A near fatal mistake


Frontier merchant Thomas James on May 10, 1821, departed St. Louis carrying a large stock of trade goods that he intended to sell in Santa Fe. With him were nine other men, including fellow businessman John McKnight.

At this time, the Santa Fe Trail, as we now know it, was not yet defined.

The Thomas James party, therefore, simply followed a compass west and a bit south that brought them into wild country in the northeast quadrant of today’s New Mexico.

There in the vicinity of the upper Canadian River, they ran into a huge tepee camp of Comanches numbering in the hundreds, or even thousands, as James remembered it.

One of their chiefs, “a vicious old man with one eye,” ordered these white men to unload and open their horse packs.

Then the Indians began plundering the piles.

By the time a high chief, named Big Star, showed up and put a stop to the theft, James estimated he’d lost $2,000 worth of the total merchandise. Even worse, the Comanches refused to release them.

The Americans remained virtual prisoners for three days, while more seizures were made on the trade stock. Big Star continued to be friendly, but he was the only one.

On the third morning, the women and children began pulling down the tepees in preparation for a move. The leading chiefs and warriors climbed a low mound nearby to smoke and hold a council.

“They are deciding whether you live or die,” Big Star informed the group.

When the council ended and the verdict of death was shouted, James and his fellows formed a circle and faced outwards holding their weapons.

“The suspense was awful,” Thomas James recorded long afterward in his memoirs. “We looked defiant and determined, and everyone seemed ready to die in arms, fighting. Not a single one of us was overcome by fear.”

Grimly, they stood like that in deadly silence for half an hour. At last the strain became unbearable.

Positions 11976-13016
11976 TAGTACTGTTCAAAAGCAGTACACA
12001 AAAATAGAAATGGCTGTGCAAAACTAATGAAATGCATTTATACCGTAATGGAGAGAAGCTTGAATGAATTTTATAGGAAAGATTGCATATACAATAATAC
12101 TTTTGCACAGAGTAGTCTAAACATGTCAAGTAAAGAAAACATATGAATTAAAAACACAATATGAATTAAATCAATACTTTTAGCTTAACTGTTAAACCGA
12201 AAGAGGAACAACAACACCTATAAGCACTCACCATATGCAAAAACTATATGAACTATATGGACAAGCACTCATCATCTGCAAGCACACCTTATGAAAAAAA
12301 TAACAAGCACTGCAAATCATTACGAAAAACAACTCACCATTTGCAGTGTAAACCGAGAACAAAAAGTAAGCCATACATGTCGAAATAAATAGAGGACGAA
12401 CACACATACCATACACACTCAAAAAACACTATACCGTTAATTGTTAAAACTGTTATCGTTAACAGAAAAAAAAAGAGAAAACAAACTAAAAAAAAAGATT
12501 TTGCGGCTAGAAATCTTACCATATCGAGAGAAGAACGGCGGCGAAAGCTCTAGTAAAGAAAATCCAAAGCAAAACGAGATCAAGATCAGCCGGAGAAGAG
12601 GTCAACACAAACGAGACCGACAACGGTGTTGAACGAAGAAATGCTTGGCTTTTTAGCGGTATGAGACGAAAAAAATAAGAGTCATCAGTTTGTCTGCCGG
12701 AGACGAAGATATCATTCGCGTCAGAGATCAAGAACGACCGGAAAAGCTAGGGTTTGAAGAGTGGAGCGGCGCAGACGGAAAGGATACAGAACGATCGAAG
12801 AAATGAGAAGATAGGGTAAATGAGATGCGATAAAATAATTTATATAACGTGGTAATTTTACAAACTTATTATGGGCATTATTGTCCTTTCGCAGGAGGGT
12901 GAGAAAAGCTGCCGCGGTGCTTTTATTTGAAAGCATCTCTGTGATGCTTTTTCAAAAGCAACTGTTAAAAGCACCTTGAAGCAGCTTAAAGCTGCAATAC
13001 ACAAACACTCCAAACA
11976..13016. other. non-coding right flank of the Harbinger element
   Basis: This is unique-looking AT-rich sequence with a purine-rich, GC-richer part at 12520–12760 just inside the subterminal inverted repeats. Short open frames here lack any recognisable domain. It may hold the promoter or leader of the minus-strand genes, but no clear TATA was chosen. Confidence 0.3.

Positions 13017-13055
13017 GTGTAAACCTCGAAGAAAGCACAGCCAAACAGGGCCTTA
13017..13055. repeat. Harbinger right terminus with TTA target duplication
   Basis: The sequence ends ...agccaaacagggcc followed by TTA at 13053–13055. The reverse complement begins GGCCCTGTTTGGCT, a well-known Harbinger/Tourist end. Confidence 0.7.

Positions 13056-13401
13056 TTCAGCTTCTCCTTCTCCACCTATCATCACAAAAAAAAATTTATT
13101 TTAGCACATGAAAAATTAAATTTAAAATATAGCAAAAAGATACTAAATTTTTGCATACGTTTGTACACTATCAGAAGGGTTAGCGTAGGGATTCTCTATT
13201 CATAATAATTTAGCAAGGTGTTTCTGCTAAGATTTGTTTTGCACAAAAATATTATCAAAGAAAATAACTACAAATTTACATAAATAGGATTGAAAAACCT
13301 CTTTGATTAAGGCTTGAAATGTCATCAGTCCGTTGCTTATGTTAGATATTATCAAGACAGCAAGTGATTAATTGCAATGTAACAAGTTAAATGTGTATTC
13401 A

McKnight spoke up: “There is no hope. Let’s each fire at a chief and bring this to an end.”

“No,” James said. “We should wait as long as possible. When our enemies fire the first shots, we can shoot, then charge with knives and hatchets, selling our lives as dearly as possible.”

As would be learned later, the Comanches had agreed that when the last tepee as brought down by the women, that would be the signal to massacre the white men, then divide up the remainder of their property.

As James and his companions were uttering their final prayers, six horsemen came riding in at full speed shouting in Spanish.

“Save them! Save them!” A Spanish officer called out. “Thank God we are in time. You are all safe and unhurt.”

It seems a troop of soldiers from the Santa Fe presidio had been camped some miles away. New Mexicans were then allies of the Comanches and from several of those Indians who were out searching for stray horses, they learned that Americans were in mortal danger at the central camp —ence, their headlong ride to the rescue and arrival at the very last minute.

The officer asked the chiefs why they were going to kill these travelers who were no threat. They replied that the big governor at Santa Fe had once told them not to let Americans pass and since this trading party had insisted on going ahead, they thought they were compelled to take their lives. The Spaniard then told the Comanches that Spain was no longer in charge. The New Mexicans were now independent and free, and brothers to the Americans.

“That was the first news we had of Mexico’s independence,” Thomas James recalled.

And uplifting news it was, too, foretelling the likelihood that Spain’s old trade barriers across its boundaries would be lifted by the new government.

Not only were James and company in safe hands after their harrowing ordeal, but he managed to recover from the Comanches a portion of his confiscated trade goods and half of his saddle and pack horses.

A week later, they were all basking in the friendly warmth of their welcome to Santa Fe.

In his memoirs published 25 years after these events, Thomas James referred to his rescuers as “all very gentlemanly and liberal-minded men who saved us from extermination.”